Digital imaging has come of age. Equipment that was once reserved for the wealthiest bureaux is now commonplace on the desktop. The powerful PCs required to manipulate digital images are now considered entry level, so it comes as no surprise to learn that scanners, the devices used to get images into a PC, are one of the fastest growing markets today.
At its most basic level, a scanner is just another input device, much like a keyboard or mouse, except that it takes its input in graphical form. These images could be photographs for retouching, correction or use in DTP. They could be hand-drawn logos required for document letterheads. They could even be pages of text which suitable software could read and save as an editable text file.
The list of scanner applications is almost endless, and has resulted in products evolving to meet specialist requirements:
- high-end drum scanners, capable of scanning both reflective art and transparencies, from 35mm slides to 16-foot x 20in material at high (10,000dpi+) resolutions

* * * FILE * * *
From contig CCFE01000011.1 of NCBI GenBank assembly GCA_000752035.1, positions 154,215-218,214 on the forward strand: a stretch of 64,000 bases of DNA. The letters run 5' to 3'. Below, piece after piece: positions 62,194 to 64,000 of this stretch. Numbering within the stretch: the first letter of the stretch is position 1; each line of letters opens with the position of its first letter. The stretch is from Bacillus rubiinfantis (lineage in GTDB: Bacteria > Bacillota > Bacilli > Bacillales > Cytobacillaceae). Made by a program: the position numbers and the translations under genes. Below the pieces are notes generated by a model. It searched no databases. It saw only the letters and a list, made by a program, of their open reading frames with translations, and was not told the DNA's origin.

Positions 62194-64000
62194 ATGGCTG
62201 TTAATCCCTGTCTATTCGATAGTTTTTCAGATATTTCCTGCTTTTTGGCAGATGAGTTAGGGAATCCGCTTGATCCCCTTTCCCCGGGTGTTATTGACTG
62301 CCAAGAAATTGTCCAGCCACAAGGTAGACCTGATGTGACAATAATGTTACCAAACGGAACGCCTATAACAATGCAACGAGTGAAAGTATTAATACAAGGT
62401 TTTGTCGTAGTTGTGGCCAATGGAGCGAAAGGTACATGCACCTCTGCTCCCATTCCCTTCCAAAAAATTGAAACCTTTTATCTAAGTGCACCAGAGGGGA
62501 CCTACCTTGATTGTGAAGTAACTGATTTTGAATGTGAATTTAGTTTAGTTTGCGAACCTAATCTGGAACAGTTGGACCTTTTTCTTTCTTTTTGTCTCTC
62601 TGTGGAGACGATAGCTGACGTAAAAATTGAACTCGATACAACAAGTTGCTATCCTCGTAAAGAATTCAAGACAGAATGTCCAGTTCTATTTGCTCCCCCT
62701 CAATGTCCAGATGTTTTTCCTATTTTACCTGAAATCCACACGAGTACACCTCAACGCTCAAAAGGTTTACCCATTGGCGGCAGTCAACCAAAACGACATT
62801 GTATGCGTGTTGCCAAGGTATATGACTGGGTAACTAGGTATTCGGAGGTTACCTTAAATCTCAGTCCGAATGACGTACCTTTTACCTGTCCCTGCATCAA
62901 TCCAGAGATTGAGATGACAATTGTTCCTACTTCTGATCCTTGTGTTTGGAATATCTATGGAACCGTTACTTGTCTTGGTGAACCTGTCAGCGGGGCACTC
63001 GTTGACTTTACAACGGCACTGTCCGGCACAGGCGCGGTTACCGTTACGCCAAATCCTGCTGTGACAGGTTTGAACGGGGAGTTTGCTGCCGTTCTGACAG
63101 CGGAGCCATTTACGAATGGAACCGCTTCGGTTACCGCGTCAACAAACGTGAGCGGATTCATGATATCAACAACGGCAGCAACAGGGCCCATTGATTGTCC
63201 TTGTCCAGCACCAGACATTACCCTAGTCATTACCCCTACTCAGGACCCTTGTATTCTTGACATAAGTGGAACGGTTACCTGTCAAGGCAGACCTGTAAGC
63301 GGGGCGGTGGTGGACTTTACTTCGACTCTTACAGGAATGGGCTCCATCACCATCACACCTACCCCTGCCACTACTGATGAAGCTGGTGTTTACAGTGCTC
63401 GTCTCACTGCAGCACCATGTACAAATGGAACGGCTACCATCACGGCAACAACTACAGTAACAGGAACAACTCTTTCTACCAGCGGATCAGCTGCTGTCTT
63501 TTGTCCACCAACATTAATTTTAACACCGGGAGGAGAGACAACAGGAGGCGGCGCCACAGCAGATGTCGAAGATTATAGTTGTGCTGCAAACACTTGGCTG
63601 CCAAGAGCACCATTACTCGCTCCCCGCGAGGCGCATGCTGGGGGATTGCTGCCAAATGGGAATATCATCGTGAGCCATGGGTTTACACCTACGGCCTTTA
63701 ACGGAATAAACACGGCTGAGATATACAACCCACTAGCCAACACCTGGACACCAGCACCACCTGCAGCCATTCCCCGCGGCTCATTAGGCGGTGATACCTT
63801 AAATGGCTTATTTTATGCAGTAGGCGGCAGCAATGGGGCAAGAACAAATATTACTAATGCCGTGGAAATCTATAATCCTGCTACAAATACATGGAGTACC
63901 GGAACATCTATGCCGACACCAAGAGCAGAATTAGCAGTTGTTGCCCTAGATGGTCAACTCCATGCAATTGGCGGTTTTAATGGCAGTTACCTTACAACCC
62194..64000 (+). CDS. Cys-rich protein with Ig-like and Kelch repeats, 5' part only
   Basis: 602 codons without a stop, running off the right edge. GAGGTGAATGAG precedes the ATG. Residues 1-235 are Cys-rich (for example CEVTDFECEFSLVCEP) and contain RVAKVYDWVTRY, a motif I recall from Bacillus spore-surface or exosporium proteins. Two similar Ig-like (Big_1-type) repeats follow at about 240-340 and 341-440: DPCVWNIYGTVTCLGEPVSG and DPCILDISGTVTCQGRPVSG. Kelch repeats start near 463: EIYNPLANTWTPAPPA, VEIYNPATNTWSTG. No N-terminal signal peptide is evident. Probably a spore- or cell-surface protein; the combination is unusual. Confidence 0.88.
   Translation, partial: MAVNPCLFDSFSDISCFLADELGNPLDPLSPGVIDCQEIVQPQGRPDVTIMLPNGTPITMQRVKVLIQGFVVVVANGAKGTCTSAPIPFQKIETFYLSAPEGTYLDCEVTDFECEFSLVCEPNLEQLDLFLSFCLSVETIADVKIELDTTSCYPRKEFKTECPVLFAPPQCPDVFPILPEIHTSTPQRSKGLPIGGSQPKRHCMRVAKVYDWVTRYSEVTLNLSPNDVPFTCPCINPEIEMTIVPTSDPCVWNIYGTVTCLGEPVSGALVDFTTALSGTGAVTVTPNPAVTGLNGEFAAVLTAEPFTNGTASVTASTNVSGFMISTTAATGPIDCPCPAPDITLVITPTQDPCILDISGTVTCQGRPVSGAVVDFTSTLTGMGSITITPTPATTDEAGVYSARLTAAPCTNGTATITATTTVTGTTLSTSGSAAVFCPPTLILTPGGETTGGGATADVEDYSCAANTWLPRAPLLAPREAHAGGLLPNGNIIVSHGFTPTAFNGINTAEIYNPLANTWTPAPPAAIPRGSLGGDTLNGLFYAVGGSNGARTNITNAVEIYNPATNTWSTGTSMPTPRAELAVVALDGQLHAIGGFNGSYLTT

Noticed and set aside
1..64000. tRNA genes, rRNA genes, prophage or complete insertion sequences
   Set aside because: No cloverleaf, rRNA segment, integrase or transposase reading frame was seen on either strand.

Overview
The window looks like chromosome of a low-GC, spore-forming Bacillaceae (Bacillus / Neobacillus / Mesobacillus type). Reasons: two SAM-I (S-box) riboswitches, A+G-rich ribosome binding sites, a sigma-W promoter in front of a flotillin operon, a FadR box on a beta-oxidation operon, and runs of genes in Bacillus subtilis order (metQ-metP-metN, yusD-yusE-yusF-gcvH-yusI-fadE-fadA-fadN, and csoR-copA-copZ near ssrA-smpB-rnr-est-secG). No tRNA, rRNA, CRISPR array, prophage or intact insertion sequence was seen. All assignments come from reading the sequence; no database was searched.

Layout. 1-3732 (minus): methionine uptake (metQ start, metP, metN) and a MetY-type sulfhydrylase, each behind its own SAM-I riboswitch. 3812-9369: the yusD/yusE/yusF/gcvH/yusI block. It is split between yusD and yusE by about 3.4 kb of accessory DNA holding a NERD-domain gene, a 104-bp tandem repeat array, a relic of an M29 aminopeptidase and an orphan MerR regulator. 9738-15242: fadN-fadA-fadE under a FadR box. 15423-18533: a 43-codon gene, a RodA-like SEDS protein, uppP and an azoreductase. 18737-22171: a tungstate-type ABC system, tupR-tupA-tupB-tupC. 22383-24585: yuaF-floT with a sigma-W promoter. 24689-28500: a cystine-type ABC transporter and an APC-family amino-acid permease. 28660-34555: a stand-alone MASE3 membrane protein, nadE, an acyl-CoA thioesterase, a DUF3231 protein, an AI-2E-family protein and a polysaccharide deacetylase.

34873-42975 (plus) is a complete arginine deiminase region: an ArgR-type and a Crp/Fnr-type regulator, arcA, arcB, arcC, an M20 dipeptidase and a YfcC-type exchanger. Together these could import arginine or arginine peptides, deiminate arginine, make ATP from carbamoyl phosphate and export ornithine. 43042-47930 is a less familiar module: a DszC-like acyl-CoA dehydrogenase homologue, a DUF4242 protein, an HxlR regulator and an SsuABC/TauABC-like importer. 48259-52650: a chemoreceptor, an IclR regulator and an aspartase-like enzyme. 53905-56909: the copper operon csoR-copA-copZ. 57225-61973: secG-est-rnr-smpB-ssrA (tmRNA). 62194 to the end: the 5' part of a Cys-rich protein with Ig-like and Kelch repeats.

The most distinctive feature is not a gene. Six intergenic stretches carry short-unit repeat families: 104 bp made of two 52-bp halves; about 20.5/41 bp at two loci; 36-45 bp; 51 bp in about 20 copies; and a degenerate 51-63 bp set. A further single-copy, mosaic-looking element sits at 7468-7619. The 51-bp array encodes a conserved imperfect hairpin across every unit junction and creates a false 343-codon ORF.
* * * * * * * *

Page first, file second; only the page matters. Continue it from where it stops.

- compact document scanners, designed exclusively for OCR and document management
- dedicated photo scanners, which work by moving a photo over a stationary light source
- slide/transparency scanners, which work by passing light through an image rather than reflecting light off it
- handheld scanners, for the budget end of the market or for those with little desk space.
However, flatbed scanners are the most versatile and popular format. These are capable of capturing color pictures, documents, pages from books and magazines, and, with the right attachments, even scan transparent photographic film.
- Scanner Operation
- PMT Scanners
- CCD Scanners
- CIS Scanners
- Scan Resolution
- Scanner Interpolation
- Color Scanners
- Bit-Depth Printers
- Dynamic Range Scanners
- Scan Modes
- Scanner File Formats
- TWAIN Drivers
- Color Calibration
- OCR Technology
- Photo Retouching